- - Sunday, October 25, 2015


Despite assertions to the contrary and her well-received Benghazi panel testimony, the controversy over Hillary Rodham Clinton’s email practices is not just an issue of interest to the reporters she wishes would stop peppering her with questions about the topic. It is an issue that gets right to the heart of a vital question: Shouldn’t the American people trust the person they elect to sit in the Oval Office?

Abraham Lincoln once said, “The people when rightly and fully trusted will return the trust.” If only the inverse were true. However, the track record of obfuscations and lack of forthrightness by Mrs. Clinton makes it increasingly hard for her to be trusted.

That certainly seems to be the opinion of the people. But don’t just take my word for it; look at some recent public surveys.

A Quinnipiac University poll this summer indicated that “trustworthy” and “honest” were not words that a majority of Americans would use to describe her. In fact, nearly six in 10 of those who participated in the study said she did not possess those traits. The respondents included people from across the political spectrum.

At the same time, that poll found that one in three voters considers being “honest and trustworthy” as the single most important trait in a candidate.

Mrs. Clinton’s trustworthiness problem with voters no doubt has been colored by her statements and actions while serving as a senator from New York and as President Obama’s secretary of state.

Scandal after scandal has dogged her, with the FBI email investigation just the latest in a long string of controversies.

Part of what is most perplexing about Mrs. Clinton is the obvious lack of judgment that undergirded her decision to become the first secretary of state ever to use only a private email address and server while serving as America’s top diplomat.

Since the revelations that her home-based email setup was unencrypted for long stretches, potentially exposing sensitive U.S. government information to hackers and foreign intelligence services, Mrs. Clinton has been forced to acknowledge that the decision to use her own email system was hardly a wise one. Americans are correct to expect and demand good judgment from their government officials, and this is especially true when the official in question is running for president.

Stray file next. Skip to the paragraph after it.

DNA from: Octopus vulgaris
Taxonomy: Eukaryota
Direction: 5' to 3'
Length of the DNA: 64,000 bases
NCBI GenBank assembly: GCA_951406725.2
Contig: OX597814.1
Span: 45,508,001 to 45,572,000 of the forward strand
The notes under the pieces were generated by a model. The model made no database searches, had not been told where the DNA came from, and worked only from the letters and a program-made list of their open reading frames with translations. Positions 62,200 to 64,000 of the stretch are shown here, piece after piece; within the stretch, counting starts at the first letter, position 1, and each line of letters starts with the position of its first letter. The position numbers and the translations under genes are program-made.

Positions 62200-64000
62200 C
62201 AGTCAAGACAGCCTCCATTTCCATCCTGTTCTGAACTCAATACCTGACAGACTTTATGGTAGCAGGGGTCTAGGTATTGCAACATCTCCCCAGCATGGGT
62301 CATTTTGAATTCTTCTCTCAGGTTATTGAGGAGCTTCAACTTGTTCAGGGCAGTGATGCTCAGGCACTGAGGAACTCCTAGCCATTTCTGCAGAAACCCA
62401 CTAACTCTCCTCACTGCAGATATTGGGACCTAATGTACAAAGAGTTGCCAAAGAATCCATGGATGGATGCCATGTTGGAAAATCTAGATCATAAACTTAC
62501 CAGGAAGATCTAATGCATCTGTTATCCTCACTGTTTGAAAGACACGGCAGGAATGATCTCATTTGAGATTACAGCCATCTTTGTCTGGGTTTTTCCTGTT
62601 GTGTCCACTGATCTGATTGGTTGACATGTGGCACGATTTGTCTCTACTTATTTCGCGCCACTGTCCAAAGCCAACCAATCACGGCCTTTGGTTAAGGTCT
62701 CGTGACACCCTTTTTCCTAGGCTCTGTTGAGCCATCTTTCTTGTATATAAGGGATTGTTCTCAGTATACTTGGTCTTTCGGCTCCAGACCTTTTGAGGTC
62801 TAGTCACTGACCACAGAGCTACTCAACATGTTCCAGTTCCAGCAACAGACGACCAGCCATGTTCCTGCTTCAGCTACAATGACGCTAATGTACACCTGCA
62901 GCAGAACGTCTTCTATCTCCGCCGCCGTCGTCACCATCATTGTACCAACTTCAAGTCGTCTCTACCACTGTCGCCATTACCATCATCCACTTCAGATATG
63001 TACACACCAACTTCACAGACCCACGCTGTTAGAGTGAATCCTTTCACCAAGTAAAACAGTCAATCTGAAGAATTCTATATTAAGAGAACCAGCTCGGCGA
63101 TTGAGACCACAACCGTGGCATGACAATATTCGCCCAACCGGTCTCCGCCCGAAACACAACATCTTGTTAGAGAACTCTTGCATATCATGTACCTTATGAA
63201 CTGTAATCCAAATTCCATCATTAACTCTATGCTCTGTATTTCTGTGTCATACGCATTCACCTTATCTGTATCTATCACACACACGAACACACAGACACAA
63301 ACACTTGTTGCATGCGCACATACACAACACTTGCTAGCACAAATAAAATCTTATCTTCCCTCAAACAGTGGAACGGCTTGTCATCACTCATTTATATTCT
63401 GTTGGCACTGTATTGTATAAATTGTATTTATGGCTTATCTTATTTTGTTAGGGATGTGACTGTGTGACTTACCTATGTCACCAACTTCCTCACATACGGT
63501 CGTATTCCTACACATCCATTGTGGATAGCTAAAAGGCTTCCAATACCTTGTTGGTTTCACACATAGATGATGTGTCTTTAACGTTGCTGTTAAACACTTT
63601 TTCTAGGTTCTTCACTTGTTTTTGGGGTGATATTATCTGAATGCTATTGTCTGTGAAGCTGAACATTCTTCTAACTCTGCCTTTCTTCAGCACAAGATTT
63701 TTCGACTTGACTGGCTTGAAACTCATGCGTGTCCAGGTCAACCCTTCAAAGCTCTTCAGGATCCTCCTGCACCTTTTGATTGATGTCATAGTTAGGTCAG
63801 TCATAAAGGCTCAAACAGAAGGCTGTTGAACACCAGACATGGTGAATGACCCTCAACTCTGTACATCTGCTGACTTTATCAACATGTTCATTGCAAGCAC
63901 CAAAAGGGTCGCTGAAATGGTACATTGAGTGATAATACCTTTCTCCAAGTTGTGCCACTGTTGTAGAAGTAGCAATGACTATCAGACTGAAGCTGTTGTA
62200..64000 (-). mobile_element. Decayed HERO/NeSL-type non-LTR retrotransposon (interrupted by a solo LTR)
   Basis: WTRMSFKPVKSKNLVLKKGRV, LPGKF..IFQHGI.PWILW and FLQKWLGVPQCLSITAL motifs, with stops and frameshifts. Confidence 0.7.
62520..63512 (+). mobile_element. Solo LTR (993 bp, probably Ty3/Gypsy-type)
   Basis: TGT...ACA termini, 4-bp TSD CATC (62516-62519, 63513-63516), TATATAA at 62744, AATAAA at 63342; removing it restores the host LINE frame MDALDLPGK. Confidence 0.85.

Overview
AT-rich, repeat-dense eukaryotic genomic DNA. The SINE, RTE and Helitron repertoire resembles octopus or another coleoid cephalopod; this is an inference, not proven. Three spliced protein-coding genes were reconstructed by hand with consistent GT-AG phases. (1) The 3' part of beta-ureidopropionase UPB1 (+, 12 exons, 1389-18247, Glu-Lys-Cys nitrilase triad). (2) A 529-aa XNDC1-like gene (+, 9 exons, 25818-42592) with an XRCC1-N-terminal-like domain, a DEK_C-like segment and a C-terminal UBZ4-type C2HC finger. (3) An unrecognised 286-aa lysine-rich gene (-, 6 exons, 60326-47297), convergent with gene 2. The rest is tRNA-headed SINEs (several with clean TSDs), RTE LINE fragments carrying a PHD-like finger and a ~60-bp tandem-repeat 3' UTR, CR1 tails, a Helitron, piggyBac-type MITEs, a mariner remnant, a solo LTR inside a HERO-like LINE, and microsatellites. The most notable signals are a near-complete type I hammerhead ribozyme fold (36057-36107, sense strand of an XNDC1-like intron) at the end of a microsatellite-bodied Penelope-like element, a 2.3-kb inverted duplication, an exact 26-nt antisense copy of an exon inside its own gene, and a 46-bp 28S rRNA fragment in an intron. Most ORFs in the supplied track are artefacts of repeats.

Another vital question raised by this whole unfortunate mess, which is entirely of her own creation, relates to accountability. What has upset so many Americans is the arrogance inherent in actions suggesting that Mrs. Clinton feels she is entitled to play by a different set of rules from everyone else.

Handling classified information is something all of our government employees and officials are expected to treat with the utmost seriousness, and rightly so. We live in a dangerous world replete with threats to our national security, and we expect public servants to follow the same rules that we demand of members of our military and intelligence services when it comes to safeguarding our nation’s secrets.

Just within the past year, top generals have had their careers ended by the mishandling of classified information, and have been forced to pay steep fines and even face the prospect of prison time. Men and women who fail to adhere to the law when it comes to classified information are fired from jobs, stripped of pensions and sometimes even thrown behind bars for flouting the rules of secrecy designed to protect our country. So should anything be different just because someone happens to be running for president? The bar for adherence to the rule of law should be even higher for those who aspire to lead this country.

Months ago, when the facts had not yet come to light, Mrs. Clinton repeatedly asserted that she never sent or received any classified information on her insecure homemade email system. But now there is ample evidence to suggest that is simply not true. In fact, more than 300 of her emails have been marked as possibly containing secret information, according to the State Department, and only a fraction of her emails have even been examined at this point.

Despite Mrs. Clinton’s Benghazi panel testimony, months of defensive reactions to continued media focus on this critically important topic — plus her embrace of Sen. Bernard Sanders’ “damn emails” debate comment — suggest an eagerness to brush it all off.

But the charges involved in this case are serious. Her ill-received jokes about how she should have used Snapchat so that her messages would have disappeared make light of a sober situation with potentially grave security implications for America.

Surely, Mrs. Clinton must understand that the mishandling of classified information is no laughing matter.

Armstrong Williams is sole owner/manager of Howard Stirk Holdings and executive editor of American CurrentSee online magazine.

• Armstrong Williams can be reached at 125939@example.com.

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